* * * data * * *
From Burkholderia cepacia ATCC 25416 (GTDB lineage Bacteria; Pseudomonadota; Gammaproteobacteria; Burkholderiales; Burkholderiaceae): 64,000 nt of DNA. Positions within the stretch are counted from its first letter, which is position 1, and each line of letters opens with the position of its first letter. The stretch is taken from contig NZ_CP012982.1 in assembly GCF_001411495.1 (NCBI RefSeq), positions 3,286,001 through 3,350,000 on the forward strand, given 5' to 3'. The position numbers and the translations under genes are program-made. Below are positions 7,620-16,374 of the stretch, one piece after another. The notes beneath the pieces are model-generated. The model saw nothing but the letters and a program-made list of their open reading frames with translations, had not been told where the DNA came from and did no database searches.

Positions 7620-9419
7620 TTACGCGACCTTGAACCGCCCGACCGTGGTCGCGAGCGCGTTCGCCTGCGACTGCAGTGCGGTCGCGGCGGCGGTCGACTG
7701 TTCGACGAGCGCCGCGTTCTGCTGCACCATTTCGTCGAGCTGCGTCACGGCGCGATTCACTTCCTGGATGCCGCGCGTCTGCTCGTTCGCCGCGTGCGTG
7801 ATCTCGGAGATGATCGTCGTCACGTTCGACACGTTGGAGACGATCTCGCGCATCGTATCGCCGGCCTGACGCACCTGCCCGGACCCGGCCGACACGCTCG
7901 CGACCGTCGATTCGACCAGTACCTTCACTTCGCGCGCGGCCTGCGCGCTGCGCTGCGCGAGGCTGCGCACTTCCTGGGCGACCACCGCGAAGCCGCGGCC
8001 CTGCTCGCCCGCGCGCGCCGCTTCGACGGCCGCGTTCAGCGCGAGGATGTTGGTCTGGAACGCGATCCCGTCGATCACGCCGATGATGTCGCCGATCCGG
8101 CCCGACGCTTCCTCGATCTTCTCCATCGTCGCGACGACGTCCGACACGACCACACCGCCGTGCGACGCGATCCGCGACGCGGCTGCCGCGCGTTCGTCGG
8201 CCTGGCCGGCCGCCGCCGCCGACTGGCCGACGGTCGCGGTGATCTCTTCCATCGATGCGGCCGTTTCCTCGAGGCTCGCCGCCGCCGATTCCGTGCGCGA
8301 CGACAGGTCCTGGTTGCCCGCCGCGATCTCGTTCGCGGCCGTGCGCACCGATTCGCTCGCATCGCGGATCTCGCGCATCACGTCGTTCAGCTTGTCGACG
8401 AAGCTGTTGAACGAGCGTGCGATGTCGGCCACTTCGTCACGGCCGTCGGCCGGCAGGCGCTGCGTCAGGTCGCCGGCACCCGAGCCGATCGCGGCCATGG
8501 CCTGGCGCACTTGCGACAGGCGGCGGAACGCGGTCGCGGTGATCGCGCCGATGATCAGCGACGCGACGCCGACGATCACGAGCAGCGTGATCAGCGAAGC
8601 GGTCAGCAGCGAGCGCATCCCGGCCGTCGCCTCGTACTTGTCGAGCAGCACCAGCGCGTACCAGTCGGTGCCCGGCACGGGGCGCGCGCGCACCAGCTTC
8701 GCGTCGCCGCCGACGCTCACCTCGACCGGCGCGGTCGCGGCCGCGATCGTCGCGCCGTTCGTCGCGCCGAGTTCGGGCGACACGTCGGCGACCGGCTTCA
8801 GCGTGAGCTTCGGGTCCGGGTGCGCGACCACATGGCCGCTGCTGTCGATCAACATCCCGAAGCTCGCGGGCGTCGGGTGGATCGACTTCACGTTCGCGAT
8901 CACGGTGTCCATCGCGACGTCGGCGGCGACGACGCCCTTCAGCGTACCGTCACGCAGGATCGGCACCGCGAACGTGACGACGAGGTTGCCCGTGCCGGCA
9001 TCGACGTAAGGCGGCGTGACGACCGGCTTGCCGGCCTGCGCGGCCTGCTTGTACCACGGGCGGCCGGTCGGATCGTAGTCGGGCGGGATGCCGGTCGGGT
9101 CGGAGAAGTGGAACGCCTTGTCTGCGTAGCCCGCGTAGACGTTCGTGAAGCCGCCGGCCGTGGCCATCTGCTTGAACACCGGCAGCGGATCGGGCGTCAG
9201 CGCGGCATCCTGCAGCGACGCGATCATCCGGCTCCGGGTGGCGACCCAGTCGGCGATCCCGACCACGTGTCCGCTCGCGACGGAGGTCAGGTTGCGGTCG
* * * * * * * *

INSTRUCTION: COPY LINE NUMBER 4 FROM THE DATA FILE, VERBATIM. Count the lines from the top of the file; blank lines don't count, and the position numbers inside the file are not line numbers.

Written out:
7701 TTCGACGAGCGCCGCGTTCTGCTGCACCATTTCGTCGAGCTGCGTCACGGCGCGATTCACTTCCTGGATGCCGCGCGTCTGCTCGTTCGCCGCGTGCGTG